The US Army Tank Automotive Research, Development & Engineering Center (TARDEC) and General Motors have signed a new cooperative research and development agreement (CRADA) to further expand their partnership in hydrogen fuel cell technology development.
Under the agreement, the two organisations will conduct joint testing of new hydrogen fuel cell-related materials and designs to help validate their performance and durability prior to development of full-scale fuel cell propulsion systems.
The five-year CRADA will help both organisations to jointly develop a technology that can address both of their requirements.
TARDEC director Paul Rogers said that the US Army continues to explore technologies and partnerships that can provide the country with a decisive advantage.
"Our relationships - like this one with GM - are maturing and accelerating technologies critical to the transportation and energy capabilities of the future," Rogers added.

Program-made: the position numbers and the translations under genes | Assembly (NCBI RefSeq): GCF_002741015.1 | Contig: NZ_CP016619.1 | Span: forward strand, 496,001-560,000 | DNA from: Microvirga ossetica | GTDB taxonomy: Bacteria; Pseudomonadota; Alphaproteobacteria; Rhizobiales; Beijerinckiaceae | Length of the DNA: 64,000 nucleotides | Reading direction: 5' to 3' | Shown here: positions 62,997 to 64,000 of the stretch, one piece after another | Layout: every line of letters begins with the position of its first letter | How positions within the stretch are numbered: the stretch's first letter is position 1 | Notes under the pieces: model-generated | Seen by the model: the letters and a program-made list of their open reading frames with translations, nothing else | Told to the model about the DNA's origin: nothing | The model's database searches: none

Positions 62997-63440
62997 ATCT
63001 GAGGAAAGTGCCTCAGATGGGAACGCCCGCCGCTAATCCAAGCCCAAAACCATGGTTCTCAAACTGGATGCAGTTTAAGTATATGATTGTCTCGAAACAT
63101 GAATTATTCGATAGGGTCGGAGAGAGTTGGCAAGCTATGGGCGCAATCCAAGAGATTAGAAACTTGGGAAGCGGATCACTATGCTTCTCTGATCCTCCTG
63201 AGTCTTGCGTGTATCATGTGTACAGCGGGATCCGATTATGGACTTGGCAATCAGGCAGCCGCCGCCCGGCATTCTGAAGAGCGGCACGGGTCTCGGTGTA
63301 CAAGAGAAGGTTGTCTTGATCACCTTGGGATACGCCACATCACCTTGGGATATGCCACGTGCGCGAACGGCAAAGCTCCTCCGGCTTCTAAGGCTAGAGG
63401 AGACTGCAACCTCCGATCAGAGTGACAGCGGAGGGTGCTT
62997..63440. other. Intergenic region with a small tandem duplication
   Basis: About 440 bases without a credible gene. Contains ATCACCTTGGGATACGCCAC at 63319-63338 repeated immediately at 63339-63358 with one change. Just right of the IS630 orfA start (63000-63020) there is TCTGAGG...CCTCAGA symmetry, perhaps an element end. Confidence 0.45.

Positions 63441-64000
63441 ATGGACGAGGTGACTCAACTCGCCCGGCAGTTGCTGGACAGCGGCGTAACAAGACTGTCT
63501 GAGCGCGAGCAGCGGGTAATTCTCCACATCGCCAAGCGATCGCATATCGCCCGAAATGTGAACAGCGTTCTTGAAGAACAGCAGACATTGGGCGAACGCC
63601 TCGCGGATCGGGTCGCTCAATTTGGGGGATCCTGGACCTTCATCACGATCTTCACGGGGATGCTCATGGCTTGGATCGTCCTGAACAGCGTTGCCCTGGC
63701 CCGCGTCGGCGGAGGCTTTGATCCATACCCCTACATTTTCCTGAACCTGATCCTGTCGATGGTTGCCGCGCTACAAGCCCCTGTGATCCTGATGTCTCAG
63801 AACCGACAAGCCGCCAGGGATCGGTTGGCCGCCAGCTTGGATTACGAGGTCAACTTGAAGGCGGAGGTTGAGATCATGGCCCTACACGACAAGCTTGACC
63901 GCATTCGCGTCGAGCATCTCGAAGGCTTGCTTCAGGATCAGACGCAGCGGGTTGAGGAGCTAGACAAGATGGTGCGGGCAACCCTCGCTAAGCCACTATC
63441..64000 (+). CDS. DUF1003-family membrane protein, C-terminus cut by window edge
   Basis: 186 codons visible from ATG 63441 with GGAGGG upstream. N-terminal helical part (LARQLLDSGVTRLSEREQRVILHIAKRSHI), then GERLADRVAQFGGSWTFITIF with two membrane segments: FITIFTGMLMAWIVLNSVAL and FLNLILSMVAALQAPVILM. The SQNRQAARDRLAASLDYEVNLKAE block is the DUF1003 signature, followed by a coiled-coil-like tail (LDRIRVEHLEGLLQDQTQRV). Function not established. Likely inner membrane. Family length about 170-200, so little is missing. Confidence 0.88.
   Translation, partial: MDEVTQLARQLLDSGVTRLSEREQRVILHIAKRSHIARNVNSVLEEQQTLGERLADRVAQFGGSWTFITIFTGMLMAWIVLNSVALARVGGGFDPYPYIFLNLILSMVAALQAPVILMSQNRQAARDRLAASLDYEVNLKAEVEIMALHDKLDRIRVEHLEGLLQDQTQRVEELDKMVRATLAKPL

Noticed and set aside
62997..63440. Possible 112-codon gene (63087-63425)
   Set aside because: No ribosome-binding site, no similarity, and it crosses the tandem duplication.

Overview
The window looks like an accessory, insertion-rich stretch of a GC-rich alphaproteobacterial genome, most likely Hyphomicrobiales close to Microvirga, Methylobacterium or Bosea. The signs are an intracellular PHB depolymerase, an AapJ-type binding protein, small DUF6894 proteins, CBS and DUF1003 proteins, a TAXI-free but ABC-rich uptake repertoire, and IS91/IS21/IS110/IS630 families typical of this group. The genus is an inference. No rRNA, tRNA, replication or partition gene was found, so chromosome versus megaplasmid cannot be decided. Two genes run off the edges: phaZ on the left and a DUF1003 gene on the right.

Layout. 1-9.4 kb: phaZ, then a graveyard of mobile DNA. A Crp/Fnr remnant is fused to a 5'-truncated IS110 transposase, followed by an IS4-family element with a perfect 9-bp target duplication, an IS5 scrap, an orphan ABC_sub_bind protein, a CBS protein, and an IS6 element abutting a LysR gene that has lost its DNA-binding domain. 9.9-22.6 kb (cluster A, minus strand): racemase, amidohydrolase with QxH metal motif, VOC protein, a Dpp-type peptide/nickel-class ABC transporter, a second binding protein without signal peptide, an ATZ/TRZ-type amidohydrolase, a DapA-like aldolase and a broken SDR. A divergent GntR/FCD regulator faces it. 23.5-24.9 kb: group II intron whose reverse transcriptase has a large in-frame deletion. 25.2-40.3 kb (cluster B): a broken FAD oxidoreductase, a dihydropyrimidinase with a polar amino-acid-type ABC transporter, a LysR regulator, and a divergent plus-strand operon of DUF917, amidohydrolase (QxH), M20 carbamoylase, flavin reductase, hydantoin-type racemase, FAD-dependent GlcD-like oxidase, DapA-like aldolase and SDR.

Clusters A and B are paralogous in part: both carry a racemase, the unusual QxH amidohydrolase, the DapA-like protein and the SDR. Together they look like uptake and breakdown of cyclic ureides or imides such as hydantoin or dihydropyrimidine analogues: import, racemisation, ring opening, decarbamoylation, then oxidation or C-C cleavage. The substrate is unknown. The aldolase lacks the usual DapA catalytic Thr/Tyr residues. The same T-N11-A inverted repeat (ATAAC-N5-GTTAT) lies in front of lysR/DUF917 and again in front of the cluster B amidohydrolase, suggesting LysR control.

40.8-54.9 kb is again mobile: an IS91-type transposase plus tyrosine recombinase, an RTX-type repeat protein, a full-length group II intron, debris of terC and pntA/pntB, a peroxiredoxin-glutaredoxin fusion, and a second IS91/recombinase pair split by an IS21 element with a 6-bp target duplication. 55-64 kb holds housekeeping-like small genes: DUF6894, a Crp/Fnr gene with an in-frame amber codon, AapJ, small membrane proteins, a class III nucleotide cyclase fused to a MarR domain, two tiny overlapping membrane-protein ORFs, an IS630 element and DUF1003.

GM global fuel cell engineering activities executive director Charlie Freese said, "We believe hydrogen fuel cell technology holds tremendous potential to one day help reduce our dependence on petroleum and we are committed to building on our leadership through the continued development."
The majority of the company's fuel cell development work will be carried out at its new Fuel Cell Development Laboratory in Pontiac, which is 20 miles from TARDEC's Fuel Cell Research Laboratory located in the Ground System Power and Energy Laboratory building in Warren, Michigan.
Fuel cell technology is designed to address two major automobile challenges - petroleum use and carbon dioxide (CO2) emissions. Fuel cell vehicles operate on renewable hydrogen and emit only water vapour.
TARDEC is also validating GM's hydrogen powered fuel cell vehicles in a comprehensive demonstration in Hawaii, US.
Image: A TARDEC engineer integrating a fuel cell onto a robot at the new Fuel Cell Research Laboratory in Warren, Michigan, US. Photo: © Copyright General Motors.